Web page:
Fennelly finds no criminal cases affected by recording of calls
Commission investigated taping of phone calls at Garda stations over many years
Mr Justice Nial Fennelly: also investigated the implications of the recording of calls at Bandon Garda station related to the investigation of the death of the French film producer Sophie Toscan du Plantier, in 1996.
No criminal cases were materially affected by the recording of telephone calls in and out of Garda stations around the country, the Fennelly Commission has found.
Ministers are currently being briefed on the content of the report, which runs to around 800 pages. It is expected to be published this afternoon.
In the case of Ian Bailey transcripts of phone calls at stations were reviewed and the commission concludes there was improper conduct in that specific incident.
The Commission, it is understood, asked the Director of Public Prosecutions (DPP) to review 151 cases where it felt taping may have been a relevant issue. The DPP is understood to say none of these cases were affected.
The final report of the Commission, which will be published on Thursday, will also suggest that the recording of phone calls is good practice and should be continued.
Report of the Fennelly Commission
It finds, however, that the while the practice was not illegal or criminal, it suggested legislation could be passed to make it lawful.
The taping of phone calls began in the mid 1970s, initially just on 999 calls to Garda stations. Due to systems upgrade in 1995, there was a much greater capacity for recording calls and it was extended to encompass the main telephone lines in Garda stations.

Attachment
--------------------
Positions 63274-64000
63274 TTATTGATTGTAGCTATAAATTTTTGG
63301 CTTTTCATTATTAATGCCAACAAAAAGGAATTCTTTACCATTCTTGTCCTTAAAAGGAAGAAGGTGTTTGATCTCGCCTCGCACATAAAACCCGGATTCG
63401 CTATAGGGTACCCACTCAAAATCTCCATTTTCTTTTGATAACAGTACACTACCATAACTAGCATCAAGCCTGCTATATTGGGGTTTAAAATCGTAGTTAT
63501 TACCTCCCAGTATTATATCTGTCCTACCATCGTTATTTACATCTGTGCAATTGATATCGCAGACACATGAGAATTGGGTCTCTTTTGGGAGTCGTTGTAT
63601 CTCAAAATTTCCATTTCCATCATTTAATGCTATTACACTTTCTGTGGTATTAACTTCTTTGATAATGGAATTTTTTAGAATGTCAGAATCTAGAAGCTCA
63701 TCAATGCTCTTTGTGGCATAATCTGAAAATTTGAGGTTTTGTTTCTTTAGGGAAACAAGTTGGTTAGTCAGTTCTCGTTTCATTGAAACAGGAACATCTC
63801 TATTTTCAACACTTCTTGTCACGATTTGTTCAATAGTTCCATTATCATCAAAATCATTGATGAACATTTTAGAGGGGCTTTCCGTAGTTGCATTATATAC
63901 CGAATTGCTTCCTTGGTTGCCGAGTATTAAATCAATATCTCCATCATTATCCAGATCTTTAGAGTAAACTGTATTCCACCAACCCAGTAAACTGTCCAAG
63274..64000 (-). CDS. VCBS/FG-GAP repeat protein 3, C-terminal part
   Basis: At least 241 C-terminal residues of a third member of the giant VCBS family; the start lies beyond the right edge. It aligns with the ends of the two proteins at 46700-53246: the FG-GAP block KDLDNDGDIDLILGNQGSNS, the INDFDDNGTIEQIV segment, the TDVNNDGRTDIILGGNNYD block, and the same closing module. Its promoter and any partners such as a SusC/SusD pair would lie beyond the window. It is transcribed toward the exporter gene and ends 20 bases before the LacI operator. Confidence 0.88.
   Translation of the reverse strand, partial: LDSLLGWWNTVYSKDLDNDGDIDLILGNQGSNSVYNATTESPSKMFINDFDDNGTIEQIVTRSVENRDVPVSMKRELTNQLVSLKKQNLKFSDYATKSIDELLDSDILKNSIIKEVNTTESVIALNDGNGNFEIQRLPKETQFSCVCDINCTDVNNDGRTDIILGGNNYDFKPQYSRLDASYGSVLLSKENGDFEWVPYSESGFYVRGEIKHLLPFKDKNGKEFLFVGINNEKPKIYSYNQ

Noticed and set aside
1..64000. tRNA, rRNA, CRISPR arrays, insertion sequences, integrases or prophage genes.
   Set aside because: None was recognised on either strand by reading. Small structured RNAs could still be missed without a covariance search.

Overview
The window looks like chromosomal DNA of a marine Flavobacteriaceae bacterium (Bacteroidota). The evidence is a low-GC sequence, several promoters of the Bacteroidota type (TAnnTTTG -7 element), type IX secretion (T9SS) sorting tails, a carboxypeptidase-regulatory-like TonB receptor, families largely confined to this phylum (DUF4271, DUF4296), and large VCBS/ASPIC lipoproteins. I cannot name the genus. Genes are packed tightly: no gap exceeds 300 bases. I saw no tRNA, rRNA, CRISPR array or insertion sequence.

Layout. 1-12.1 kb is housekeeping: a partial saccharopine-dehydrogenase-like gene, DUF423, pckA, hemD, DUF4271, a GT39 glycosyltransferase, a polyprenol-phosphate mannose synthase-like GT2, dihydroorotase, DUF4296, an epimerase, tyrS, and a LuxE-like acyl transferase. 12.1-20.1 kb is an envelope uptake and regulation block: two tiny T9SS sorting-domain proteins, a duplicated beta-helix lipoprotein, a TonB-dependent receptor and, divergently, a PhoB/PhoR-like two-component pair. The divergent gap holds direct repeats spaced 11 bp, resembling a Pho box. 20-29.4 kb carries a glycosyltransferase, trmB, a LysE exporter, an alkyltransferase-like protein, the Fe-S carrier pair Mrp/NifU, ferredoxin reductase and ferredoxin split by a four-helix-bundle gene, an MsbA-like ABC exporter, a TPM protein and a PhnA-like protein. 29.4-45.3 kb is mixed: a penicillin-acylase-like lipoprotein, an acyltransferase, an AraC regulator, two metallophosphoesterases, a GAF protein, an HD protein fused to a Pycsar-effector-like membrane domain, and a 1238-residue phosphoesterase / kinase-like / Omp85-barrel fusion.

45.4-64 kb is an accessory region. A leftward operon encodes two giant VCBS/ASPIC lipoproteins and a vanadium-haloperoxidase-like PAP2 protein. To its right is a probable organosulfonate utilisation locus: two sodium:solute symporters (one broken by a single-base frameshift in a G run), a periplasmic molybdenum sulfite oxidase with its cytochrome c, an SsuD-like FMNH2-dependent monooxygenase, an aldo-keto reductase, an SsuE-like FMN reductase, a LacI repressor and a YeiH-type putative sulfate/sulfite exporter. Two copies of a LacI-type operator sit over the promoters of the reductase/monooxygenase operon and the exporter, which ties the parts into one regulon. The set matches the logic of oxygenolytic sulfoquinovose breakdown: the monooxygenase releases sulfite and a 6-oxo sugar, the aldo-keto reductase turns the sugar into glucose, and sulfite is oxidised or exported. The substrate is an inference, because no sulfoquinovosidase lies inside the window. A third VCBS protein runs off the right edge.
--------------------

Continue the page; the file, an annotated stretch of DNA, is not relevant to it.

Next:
The decision to extend the recordings, it is understood, was taken by the telecoms division in An Garda Síochána and not by senior officers or management.
It was later upgraded in 2008 and the practice continued.
It is understood that the majority of phone calls of a sensitive nature were diverted to different phone lines within stations, and the recordings then stopped.
On the issue of the retirement of Martin Callinan as Garda Commissioner when the existence of the taping of phone calls first emerged in 2014, it says undue alarm was raised within Government on the issue - which will be read as an implicit criticism of Attorney General Máire Whelan.
The lengthy report – it runs to more than 700 pages – was delivered to the Department of the Taoiseach last Friday.
It has been examined by the Attorney General who cleared it for publication early this week.